“Damn, that’s hot.”

Pop's Chicken Ranch

By Ken Neal
            My father liked to raise things. He was thrilled to see a plant peeping through the soil. He had plants everywhere and often removed a shrub only to replace it with another variety that had caught his attention.
            Most of all, he liked to see plants and animals grow.
            We nearly always had a “crop” of chickens.
            I noticed an article in the Tulsa paper recently wherein a reporter breathlessly told of a couple in Tulsa who were raising chickens in their backyard.
            I realize that is a novelty these days and the reporter went on to explain that many people are raising chickens for eggs and meat. People are under the delusion that “free range” eggs are better than those laid by caged hens.
            Rebellion against additives of all kinds probably is the motivating factor, although I hope there are people out there like Pop who just like to see things like chickens grow and thrive.
            Even when we lived in a two-room shack in Sand Springs during World War II, pop managed a lean-to chicken pen. It was temporary, because the chicks he would raise would be grown and slaughtered at nine weeks.
            I even remember having a hen or two that roamed free. One old gal made her nest under a neighbor’s house and we had great fun watching her hatch her brood. She enough, at the right time she presented herself and about a dozen fuzzy chicks.
            I can’t say dad raised chickens every year. Sometimes our living quarters just wouldn’t allow it, but when pop bought a house in Sand Springs, he quickly built a fence, added a free standing garage and a small chicken coop next to the garage. As he would say, he was in business!
            He liked exotics. I remember him raising Rhode Island Reds, Plymouth Rocks, Leghorns, even a pure black chicken once. One year he raised guinea chicks; another pheasants.
            The guineas were tasty, but they had dark meat.
            One year, when our pheasants were just big enough to fly a bit, we came home to see several of them on the ridge of the house.
            We set out to corral them and after a lot of huffing and puffing, had all but one in captivity. Some of the bigger specimens could fly just enough to stay ahead of us.
            We found ourselves chasing that last guy down Roosevelt Street in Sand Springs. When we got close, he would fly about 10 yards. This was repeated for about three city blocks. Pop said, “Do you care if this sonofabitch gets away?”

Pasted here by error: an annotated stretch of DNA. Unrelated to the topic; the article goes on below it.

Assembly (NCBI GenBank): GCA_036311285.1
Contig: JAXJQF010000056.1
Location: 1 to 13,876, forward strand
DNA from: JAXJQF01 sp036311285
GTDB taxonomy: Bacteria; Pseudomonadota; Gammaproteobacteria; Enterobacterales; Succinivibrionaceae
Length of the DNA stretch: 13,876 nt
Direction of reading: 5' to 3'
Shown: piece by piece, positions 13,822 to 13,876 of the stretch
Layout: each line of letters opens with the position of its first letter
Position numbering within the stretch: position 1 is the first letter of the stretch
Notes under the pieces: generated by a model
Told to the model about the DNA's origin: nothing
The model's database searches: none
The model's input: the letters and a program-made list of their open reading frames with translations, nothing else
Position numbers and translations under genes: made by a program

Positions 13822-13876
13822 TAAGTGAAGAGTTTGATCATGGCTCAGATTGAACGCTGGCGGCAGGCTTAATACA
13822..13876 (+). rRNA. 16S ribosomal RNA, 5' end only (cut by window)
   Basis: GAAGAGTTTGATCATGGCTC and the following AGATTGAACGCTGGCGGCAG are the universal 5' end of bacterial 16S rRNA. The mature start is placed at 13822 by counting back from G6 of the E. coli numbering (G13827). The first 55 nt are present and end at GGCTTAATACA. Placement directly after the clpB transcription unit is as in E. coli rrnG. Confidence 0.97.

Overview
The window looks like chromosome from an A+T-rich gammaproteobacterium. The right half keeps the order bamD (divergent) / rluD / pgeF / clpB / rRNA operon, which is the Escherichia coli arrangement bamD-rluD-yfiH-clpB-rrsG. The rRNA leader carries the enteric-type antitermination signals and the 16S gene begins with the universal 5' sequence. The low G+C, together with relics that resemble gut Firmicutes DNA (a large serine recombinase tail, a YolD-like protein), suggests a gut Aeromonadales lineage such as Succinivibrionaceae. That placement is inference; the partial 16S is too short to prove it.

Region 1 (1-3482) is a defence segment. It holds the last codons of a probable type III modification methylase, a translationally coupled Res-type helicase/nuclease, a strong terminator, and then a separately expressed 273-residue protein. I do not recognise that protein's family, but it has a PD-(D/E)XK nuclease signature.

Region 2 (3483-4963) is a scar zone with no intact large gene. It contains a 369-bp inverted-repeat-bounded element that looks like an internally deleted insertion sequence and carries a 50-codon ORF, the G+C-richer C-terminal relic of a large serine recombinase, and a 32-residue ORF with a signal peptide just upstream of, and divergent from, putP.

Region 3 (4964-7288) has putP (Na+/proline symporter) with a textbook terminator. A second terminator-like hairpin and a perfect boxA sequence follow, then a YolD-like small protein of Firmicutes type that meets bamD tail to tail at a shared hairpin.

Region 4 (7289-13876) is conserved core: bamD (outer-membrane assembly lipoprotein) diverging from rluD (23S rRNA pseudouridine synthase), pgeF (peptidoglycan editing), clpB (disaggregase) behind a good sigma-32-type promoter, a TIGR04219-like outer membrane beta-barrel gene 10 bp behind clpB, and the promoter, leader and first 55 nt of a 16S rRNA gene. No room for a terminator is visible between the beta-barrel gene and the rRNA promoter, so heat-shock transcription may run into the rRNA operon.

V-J Day: It Was `Times Square' in Tulsa

By Ken Neal

"The War" was over. The news hit Sand Springs, Okla., in the late afternoon. Within minutes, sirens were wailing, auto horns were blaring, flags were waving. People poured out of their homes into the streets to celebrate.
            My dad was home from his job at Douglas Aircraft just in time to lash flags all over our 1939 Chevrolet. We drove "downtown" to join hundreds of others; later, the celebration moved to Downtown Tulsa where thousands had the same idea.
There, the celebration carried on through the night. It was, as the newspaper later described it, Times Square in Tulsa.
            There are famous Times Square pictures of celebration; they were repeated many times in Tulsa the night of Aug. 14, 1945. The events above happened in every hamlet and city of the United States. It was the end of the biggest human conflict in history; a victory for the democracies over some of the biggest tyrants in history. Yes, paper and confetti covered the street; yes, all of Tulsa was there in person; yes, men in uniform celebrated by kissing women; there were fireworks; there probably was even a bit of the bubbly and other spirits in legally dry Tulsa.
 The hot summer afternoon of Aug. 14 and that night of celebration are my most vivid memories of World War II, probably because I was older (9), than when other war events occurred. There was the death of Franklin Roosevelt (we had a thunderstorm that spring day in 1945); there was the death of Adolf Hitler; there was V-E (Victory in Europe) and The Bombs.
            But before that, there was the Downtown display of weapons and war machines, a promotion to sell war bonds. There was a massive rally at Skelly Stadium, the purpose of which was to build morale and sell war bonds. We all were given a kitchen match as we entered the stadium, and at the proper time, the field lights were turned off. We lighted the whole stadium when we lit our matches, a demonstration of what we could do if we worked together.